Since your husband will actually be there and directly interacting with family have him inquire about making a memorial contribution to offset the expenses. You're a family unit now and when he acts in a situation like this, it's on behalf of the both of you. People totally understand that.

Sorry for your loss. What you're doing is perfectly fine and won't cause any trouble.
posted by JoeZydeco at 10:11 AM on January 11, 2014 [5 favorites]

Best answer: Just a thought: Send the flowers from you personally ("so sorry I couldn't be there") and a contribution, assuming it's to help with funeral expenses, on behalf of you and your husband.
posted by DrGail at 10:11 AM on January 11, 2014 [2 favorites]

Response by poster: Thanks everyone for the prompt responses. I have arranged for some flowers to go to the funeral home for the visitation/viewing, it's a very small town so the florist knew of the funeral and could get flowers there in time with no worries, which made things much easier.

Normally I don't worry about the "cultural" differences as our families usually just laugh it off, but with it being a funeral I wanted to do what they would consider the "right" thing out of respect, and having buried my own father I know how little things can really set you off when you are going through something like this.
posted by wwax at 10:29 AM on January 11, 2014 [1 favorite]

I think that while you're a family unit and anything either off you send would be from both of you as far as the family goes, your husband will appreciate it personally that you're making the extra gesture of sending flowers. I know that I would have been very grateful if my husband had sent personal flowers when my beloved grandmother died in another country. Good luck.
posted by fingersandtoes at 11:59 AM on January 11, 2014

For future reference for anyone reading this, yes, ideally send to the visitation/viewing. Generally the funeral home will see that the flowers get either to the gravesite, or if more appropriate (plants or vased flowers) to the home.

It is also appropriate to send vased flowers to the home of the deceased to the other family there. But please note, do a vase or a regular basket of flowers in that case. Don't send a funeral stand or an urn type arrangement to the home UNLESS they are holding a memorial service there. If in doubt your florist will know what is appropriate.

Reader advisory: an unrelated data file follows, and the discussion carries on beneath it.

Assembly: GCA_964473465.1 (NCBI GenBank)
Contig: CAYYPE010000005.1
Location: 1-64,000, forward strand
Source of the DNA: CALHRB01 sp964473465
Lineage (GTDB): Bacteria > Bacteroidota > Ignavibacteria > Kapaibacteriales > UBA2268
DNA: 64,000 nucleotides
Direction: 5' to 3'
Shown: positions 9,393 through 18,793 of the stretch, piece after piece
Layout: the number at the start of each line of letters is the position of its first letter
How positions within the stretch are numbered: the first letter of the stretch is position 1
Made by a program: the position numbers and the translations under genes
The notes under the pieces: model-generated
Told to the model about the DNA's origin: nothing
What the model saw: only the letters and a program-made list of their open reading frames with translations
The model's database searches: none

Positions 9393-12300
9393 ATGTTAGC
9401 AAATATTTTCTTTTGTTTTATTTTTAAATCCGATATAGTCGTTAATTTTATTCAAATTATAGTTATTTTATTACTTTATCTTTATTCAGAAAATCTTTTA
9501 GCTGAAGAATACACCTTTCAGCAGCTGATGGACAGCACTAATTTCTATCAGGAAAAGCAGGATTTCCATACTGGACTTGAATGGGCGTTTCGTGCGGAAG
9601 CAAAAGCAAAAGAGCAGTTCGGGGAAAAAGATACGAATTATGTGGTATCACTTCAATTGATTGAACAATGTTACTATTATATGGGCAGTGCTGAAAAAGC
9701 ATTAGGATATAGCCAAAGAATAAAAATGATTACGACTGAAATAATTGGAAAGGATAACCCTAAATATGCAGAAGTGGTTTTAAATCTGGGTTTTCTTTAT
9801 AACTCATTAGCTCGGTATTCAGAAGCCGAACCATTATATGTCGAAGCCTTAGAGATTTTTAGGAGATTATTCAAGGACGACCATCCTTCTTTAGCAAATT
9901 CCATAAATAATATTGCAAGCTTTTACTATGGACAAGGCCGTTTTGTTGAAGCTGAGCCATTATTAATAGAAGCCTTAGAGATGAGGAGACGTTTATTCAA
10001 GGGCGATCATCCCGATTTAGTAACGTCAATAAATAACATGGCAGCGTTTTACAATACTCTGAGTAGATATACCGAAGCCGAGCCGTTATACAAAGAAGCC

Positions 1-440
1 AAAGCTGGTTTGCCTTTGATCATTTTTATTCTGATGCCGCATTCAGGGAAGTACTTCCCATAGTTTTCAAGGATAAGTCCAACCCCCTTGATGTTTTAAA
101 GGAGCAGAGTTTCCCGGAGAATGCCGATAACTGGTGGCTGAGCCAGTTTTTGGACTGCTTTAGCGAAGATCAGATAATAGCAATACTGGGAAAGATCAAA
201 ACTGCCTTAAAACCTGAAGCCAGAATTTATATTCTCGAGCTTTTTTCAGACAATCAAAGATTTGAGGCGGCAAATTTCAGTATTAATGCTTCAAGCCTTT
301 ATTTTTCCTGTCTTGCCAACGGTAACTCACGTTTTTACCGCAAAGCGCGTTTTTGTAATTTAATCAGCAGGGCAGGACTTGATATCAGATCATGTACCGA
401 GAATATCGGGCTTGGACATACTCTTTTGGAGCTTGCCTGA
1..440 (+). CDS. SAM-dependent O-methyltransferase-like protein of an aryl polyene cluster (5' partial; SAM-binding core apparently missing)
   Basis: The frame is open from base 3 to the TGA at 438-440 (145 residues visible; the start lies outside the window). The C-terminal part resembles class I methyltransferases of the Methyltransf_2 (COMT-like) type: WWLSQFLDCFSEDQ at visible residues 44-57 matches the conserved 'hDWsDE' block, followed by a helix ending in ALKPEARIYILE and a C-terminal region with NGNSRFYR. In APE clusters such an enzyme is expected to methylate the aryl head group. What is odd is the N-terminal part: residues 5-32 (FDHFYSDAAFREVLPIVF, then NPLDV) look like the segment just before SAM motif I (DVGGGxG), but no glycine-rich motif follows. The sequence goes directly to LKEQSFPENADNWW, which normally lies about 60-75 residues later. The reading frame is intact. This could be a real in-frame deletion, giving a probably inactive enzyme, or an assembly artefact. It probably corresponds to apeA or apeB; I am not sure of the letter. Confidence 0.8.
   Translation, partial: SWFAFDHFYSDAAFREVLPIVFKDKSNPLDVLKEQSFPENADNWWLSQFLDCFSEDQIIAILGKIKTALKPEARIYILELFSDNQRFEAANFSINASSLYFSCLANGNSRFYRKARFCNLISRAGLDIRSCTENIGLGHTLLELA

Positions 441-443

posted by St. Alia of the Bunnies at 1:56 PM on January 11, 2014 [1 favorite]

Just a warning; I tried to send flowers to a funeral I was unable to attend recently and the florist said that because it was a Catholic funeral the church did not accept flowers and the best option would be to send a plant to the house. I am sure there are other variations as well, so calling the florist directly will allow you to do what is appropriate for the situation; a local florist will be familiar with the requirements of local churches and funeral homes.
posted by TedW at 4:51 PM on January 12, 2014

When I worked for the florist my manager was Catholic; I can't remember hearing that flowers weren't allowed in the church. Could be though-most of the time flowers went to the visitation and around here that is many times held in the funeral home itself. But the advice to call the florist is spot on-they will know the customs of their local area.

One other thing-it is my understanding and experience that you do NOT send flowers to a Jewish funeral. I called a Jewish friend of mine and doublechecked, of course. I was told that a memorial donation to the synagogue or of course to a cause favored by the deceased would be more appropriate. If anyone Jewish could weigh in on that that might be a good thing for anyone else accessing this thread later.
posted by St. Alia of the Bunnies at 6:14 PM on January 12, 2014 [1 favorite]

Some R.C. churches might have such a policy, or if the church was already decorated for a recent/upcoming holiday then they might not have had room! My church covers the front of the altar for a few weeks around Christmas with poinsettias, for example, and near Easter the place is really decked out. Where would they put a funeral wreath?

(Then again, our pastor is pretty awesome, and I know he would never turn them down, but would instead find a place for them somewhere. My in-laws' pastor is far less warm, though, and I can totally see him scowling at a florist's deliveryman and telling him to take his dumb flowers get lost.)

If the deceased got especially good care (e.g., hospice) somewhere, you might send them flowers as a thanks and then a note to the family to mention it. But you would have to know a lot about the situation.

(To the O.P.: my condolences, and my compliments for being so throughtful during a hard time.)
posted by wenestvedt at 8:58 AM on January 13, 2014